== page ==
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Authors: John Feinstein

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BOOK: The Walk On
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“Are there a lot of repeaters on the team?” he asked.

“Maybe twenty to twenty-five guys across the four classes,” Marty said. “From what I hear about you, Coach might want you to be a repeater. That way you’d have three years to play after Gordon graduates.”

That thought set off alarm bells in Alex’s head.

“What did you hear about me?”

“That you’re really good,” Marty replied. He nodded at Jonas. “Your boy here’s been talking you up.”

good,” Stephen Harvey said, surprising Alex. “I bet they do try to get him to repeat. It’s not like he’s going to play this year.”

Alex started to say something but thought better of it. He needed to get dressed.

Mr. O had told Alex that he should try his pads on to make sure they fit but that the team wouldn’t be practicing in pads until Monday. Alex was the last one among the freshmen dressed, but Jonas lingered after Marty and Stephen had headed out.

“You think any more about what Coach Hillier said?” he asked quietly as Alex was pulling off his pads after determining that they fit. Alex had called Jonas after talking to his dad and told him everything.

“Yeah,” Alex said. “But I’m staying for now. I want to at least see how good Gordon is before I run away from competing with him. Plus, I went online and the changing to another school thing isn’t all that easy.”

Jonas nodded. “Yeah, I can see that. But will they
you compete? That’s the question. I haven’t seen Gordon yet, but he can’t be better than you.”

“Different than me,” Alex said. “He’s a runner, a bull. They were eleven and two last season. He must be pretty good.”

They heard a voice from the front of what was now a crowded locker room. “Everyone on the field in five minutes.”

Alex couldn’t see which coach the voice was attached to, but everyone began surging in the direction of the door.

“Ready?” Alex asked.

“Born ready,” Jonas said.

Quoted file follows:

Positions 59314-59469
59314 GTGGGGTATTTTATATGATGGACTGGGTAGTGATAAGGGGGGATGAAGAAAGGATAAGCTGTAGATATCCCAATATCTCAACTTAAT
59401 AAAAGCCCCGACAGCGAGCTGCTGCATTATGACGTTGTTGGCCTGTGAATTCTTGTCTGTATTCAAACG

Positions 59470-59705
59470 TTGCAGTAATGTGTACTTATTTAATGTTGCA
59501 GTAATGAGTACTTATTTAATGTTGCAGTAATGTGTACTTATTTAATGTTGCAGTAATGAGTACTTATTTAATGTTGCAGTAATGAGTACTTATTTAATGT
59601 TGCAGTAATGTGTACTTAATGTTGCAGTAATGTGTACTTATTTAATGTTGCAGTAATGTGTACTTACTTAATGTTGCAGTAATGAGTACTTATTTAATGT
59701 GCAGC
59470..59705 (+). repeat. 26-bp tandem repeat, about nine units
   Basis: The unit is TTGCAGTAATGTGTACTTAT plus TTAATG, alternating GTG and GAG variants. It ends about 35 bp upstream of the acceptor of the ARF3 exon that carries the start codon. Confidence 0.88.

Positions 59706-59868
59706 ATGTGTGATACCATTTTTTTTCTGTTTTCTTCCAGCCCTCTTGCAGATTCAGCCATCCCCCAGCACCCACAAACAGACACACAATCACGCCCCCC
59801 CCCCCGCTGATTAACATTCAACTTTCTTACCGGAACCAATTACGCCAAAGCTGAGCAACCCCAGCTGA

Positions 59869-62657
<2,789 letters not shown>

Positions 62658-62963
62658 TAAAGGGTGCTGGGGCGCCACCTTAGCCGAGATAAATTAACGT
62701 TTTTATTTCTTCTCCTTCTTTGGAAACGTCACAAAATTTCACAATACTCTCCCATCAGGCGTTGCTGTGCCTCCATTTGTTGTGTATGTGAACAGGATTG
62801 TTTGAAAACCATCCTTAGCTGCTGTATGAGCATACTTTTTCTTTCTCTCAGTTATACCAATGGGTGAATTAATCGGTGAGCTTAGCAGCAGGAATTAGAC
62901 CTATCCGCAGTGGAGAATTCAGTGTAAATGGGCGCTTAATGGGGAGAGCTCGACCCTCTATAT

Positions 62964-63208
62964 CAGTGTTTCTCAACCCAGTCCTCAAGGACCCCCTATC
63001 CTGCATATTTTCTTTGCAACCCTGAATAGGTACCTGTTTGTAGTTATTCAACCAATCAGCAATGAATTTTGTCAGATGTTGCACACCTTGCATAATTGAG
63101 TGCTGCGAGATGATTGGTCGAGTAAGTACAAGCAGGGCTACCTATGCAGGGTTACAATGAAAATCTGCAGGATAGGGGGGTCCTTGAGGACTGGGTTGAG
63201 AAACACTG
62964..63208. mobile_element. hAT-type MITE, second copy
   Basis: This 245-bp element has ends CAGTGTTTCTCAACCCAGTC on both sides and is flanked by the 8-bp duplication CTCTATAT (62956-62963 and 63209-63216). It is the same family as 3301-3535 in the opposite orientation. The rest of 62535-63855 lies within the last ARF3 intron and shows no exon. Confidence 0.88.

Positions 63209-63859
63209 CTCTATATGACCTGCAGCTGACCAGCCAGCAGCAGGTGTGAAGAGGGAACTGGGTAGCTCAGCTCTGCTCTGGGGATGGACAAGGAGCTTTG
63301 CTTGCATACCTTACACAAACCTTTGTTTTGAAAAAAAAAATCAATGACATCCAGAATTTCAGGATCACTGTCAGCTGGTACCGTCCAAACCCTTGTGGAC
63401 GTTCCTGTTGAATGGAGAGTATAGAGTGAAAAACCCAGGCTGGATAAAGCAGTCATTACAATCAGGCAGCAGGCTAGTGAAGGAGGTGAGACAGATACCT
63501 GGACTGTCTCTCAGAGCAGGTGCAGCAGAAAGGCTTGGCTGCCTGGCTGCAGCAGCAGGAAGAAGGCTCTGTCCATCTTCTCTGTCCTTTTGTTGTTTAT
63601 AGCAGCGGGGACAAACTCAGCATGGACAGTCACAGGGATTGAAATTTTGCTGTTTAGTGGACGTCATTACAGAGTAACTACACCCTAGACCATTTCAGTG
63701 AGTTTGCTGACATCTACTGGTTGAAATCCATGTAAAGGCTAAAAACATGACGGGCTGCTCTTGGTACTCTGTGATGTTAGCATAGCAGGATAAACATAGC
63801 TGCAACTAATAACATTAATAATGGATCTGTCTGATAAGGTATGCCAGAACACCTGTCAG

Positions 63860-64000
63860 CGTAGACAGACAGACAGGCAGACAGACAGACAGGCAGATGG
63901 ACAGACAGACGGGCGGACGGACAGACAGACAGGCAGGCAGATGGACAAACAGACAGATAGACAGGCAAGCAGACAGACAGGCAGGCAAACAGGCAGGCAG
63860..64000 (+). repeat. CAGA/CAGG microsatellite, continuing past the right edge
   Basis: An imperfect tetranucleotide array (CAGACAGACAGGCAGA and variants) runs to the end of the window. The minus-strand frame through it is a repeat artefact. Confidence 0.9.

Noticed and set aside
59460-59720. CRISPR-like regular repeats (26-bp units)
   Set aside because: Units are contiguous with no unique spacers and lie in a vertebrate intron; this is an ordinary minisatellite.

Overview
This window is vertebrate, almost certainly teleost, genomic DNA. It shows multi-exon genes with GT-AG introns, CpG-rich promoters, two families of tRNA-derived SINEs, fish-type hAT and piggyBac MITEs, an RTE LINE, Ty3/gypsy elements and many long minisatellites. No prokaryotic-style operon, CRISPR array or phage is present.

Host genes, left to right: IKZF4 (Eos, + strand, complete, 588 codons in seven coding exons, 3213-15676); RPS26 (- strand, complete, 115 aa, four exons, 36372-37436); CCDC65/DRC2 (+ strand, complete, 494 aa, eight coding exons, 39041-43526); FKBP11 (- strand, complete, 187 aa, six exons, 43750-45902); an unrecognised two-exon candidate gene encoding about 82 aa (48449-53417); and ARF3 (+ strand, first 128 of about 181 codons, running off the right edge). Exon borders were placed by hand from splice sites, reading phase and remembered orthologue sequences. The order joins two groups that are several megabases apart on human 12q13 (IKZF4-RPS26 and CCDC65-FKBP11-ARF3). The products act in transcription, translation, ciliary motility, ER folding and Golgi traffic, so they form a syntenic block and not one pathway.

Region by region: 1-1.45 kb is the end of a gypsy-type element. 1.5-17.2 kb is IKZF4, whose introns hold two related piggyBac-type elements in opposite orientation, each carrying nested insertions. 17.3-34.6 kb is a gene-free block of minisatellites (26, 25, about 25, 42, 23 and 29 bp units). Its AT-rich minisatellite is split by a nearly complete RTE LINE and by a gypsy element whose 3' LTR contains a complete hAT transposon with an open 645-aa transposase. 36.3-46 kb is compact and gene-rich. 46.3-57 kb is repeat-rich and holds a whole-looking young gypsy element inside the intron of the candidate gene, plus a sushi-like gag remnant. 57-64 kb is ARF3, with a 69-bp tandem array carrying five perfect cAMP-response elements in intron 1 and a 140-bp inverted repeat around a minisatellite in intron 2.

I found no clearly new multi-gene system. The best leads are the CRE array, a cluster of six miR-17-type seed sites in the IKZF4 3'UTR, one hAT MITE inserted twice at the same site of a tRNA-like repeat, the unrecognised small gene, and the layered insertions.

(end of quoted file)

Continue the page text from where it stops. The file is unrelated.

Alex laughed, picked up his helmet, and followed Jonas, ready—he hoped—for his first varsity practice.

He and Jonas had just made it outside into what was already a hot, sunny morning when Alex saw someone slowing in front of them. He was wearing, Alex noticed, number 12.

“Myers?” he said, turning to put out a hand as Alex and Jonas approached.

“Yeah,” Alex said, trying to sound casual as he returned the handshake. “Alex.”

“Matt Gordon,” the other kid said. “I heard you just transferred in. Where’d you come from?”

They were still walking in the direction of the field as they talked.

“Boston,” Alex said. “My parents split and my mom wanted to be closer to her family.”

“Sorry,” Gordon said.

He was bigger than Alex—a couple of inches taller and, as Coach Hillier had said, a good deal heavier. Even without pads on, he had broad shoulders and, in the short-sleeved jerseys they were all wearing, Alex could see his arms were cut.

“Stuff happens,” Alex said. “At least we didn’t move to Wyoming or something.”

Gordon looked at him and smiled. He was about to say something else when a whistle blew.

“Better hustle,” Matt said, breaking into a trot. “My dad takes no prisoners.”

At the sound of the whistle everyone who had been walking started to trot, run, or in some cases, sprint. It took Alex and Matt Gordon about seven or eight seconds to get from the goal line—where they’d been when the whistle blew—to midfield. They dropped to one knee along with everyone else.

Coach Gordon stood with his hands on his hips, waiting until everyone was in position and quiet.

“There are eight of you who are new to varsity this year,” Coach Gordon said.

For a moment, Alex thought he was going to ask each of them to stand and introduce himself to his new teammates. He was wrong.

“So all of you get one warning: when I say practice begins at ten o’clock, that means you are here, waiting for me and for your coaches, at ten o’clock. Not the other way around.

“The rest of you know that rule. I’m guessing about twenty of you were not here on a knee when I blew the whistle.”

He looked directly at his son. “Gordon, you’re the offensive captain of this team and you weren’t here. Would you please tell the newcomers what happens to players who aren’t on time for practice?”

Alex could see Matt Gordon visibly sag a little bit. “Steps, sir.”

“How many reps?”

“Up and down five times. That’s first offense. Second offense, we do it ten times and we do it at six o’clock the next morning. If it happens a third time—well then, we need to have a talk.”

“Okay, all of you returning players who weren’t here on a knee when the whistle blew, head for the steps. Gordon, Detwiler, you lead the way.”

A tall, husky African American kid stood up and said, “Um, Coach, I was here.”

“Are you the captain of the defense, Detwiler?”

“Yes sir.”

“Were all the players you are supposed to lead here?”

“No sir.”

“Then you can lead them to the steps.”

“Yes sir.”

“Let’s go,” Coach Gordon said. “We’re wasting time.”